Hilary Wardle

Edinburgh Fringe review: Tiffany Stevenson, Optimist

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Tiffany Stevenson looks rather angelic with her blonde hair and shimmering blue-green dress, but the minute she opens her mouth you realise that she’s just the opposite. She’s a brash, complex, unhinged demon woman, and she knows it. 

Her bawdy, confessional jokes are a hit from the first few seconds on stage, and her quick fire delivery keeps us – and Stevenson – on our toes for the whole hour. Most of Stevenson’s deeply honest, and occasionally moving, set describes her battles with her own ‘inner critic’ – as well as depression, anxiety, a lump on her tongue  and the continuing, deeply disappointing existence of Kim Kardashian.

It’s not easy to remain optimistic about a world that allows the moronic Kardashian clan (and Kanye West) so much airtime, and Stevenson explores her own struggles in that context. What does it mean to be an optimist in a celebrity-obsessed, gun-toting world? Are self service checkouts sending her spiritual messages? Where would she be now if it wasn’t for Saddam Hussein?

And so on. Her material is varied, thought-provoking and often very political. If you’re left-leaning, you’ll certainly enjoy a great deal of her show. Her furious rant about the NHS felt refreshing at a Fringe that – yet again – seems starved of the sort of angry, political, anti-establishment comedy that typified the Thatcher era.

There’s a slightly uncomfortable feeling in the room during these (very funny) sections, as if her audience aren’t quite the right fit. Are they Daily Mail readers, or are they just jealous of her tales of youthful debauchery? There are a lot of these, most of which involve quaffing pints of Everyday Value vodka at an Tesco checkout at 3am while simultaneously trying to beep though a pregnancy test.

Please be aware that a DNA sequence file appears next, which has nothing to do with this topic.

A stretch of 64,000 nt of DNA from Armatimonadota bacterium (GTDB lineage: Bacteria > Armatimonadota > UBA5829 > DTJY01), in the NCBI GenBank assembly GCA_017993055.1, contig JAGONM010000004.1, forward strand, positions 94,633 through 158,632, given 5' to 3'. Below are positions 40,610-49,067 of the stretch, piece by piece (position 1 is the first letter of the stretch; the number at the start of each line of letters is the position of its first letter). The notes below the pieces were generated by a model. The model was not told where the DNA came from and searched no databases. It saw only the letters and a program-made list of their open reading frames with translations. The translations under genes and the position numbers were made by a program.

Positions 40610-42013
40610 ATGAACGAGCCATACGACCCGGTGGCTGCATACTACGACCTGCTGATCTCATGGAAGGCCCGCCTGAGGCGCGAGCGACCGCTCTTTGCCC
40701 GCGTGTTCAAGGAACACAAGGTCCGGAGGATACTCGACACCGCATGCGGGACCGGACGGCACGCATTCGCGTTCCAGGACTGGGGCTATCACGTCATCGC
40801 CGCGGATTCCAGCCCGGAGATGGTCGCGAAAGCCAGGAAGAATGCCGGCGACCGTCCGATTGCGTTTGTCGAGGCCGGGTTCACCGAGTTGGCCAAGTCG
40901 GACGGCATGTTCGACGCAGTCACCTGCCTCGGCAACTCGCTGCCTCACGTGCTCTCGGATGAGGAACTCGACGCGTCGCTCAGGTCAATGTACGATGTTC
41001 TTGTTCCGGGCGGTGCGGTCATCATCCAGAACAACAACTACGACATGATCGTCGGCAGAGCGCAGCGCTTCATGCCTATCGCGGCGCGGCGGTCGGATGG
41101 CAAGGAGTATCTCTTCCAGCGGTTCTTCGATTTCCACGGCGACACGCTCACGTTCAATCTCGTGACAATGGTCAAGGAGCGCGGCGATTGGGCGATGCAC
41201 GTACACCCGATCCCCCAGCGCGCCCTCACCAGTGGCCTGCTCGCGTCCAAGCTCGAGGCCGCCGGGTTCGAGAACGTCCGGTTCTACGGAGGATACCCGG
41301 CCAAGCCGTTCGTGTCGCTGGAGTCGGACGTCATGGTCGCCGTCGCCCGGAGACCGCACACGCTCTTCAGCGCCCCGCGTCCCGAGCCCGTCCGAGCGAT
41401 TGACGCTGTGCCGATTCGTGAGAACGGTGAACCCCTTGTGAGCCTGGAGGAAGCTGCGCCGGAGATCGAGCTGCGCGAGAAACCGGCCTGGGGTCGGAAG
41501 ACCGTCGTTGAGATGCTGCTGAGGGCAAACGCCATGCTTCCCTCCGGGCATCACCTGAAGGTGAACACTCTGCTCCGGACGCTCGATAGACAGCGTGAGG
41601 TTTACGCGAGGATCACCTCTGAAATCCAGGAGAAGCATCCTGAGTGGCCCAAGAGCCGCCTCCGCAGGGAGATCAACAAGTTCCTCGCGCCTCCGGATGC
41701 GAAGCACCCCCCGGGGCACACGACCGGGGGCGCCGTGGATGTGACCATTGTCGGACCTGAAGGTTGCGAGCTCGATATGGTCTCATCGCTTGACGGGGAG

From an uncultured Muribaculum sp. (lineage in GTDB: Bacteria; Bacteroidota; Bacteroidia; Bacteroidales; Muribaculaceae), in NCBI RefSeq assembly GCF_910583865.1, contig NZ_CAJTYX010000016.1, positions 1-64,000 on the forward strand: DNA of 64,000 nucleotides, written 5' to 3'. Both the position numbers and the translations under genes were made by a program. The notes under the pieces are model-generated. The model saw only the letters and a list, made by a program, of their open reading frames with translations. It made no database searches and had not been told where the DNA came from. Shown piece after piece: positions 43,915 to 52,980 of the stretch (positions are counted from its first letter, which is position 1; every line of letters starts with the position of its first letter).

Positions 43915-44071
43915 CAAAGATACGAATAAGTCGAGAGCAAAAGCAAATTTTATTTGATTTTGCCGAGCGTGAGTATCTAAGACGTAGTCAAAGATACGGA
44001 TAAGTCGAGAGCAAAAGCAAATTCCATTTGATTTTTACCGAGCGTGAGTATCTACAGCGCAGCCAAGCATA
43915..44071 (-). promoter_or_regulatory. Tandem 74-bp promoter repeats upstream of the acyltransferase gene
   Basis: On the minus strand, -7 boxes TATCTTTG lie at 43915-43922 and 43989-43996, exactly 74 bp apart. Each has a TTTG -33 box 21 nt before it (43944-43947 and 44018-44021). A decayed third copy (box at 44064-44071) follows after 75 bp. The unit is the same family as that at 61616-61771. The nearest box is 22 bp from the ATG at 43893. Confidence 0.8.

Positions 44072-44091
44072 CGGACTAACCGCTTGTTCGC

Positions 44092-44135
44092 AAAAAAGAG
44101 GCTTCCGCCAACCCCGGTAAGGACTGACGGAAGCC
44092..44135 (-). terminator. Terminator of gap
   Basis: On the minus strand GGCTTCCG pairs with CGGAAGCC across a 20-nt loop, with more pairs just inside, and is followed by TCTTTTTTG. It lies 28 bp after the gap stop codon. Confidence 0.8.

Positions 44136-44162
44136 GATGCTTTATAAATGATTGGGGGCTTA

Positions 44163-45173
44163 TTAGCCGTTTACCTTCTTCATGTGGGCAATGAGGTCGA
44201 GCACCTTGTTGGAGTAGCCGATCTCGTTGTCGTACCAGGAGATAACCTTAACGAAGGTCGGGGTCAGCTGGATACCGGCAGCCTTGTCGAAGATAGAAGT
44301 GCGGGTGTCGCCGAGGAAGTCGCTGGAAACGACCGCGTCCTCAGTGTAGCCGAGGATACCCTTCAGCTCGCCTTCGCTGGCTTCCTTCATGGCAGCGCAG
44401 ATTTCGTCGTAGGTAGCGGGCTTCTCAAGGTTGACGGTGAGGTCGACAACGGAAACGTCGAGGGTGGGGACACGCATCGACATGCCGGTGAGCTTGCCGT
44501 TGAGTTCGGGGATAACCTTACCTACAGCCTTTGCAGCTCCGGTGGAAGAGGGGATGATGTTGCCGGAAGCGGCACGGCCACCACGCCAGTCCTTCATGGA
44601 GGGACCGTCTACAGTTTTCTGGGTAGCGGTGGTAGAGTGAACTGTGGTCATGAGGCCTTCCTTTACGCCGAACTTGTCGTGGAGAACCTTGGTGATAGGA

Stevenson might be political, but she’s also a chaotic, hilarious hot mess – and there’s nothing wrong with that…apart from the obvious health risks of drinking something that’s effectively drain cleaner.

This combination of sharp political insight, metaphysics and tales of being judged by a self service checkout machine is an interesting mix, but it works. She had a dreadful year in 2013 – hence the vodka – so ended up revisiting her teenage self and reflecting on how much of that optimistic, socialist, feminist 14-year-old was still inside her, and how much had been melted by £7 bottles of white spirit.

Wondering what happened to our idealistic youthful selves is something we can all relate to and Stevenson does it very well. Her explorations of morality and mortality take her from Tesco to the bottom scraping, right wing calls to action of the National Rifle Association website, via several diversions to discuss her TV appearances, Kanye West and her kick ass dancing skills.

Stevenson isn’t always pitch perfect; she stumbles a few times and on occasion seems to slightly lose her way, but she always brings it back and ends the show on a real high note.. If you like your comedy a) fairly political and b) slightly unhinged, you should definitely buy a ticket.


Date of live review: 7 August 2014 @ Gilded Balloon Turret

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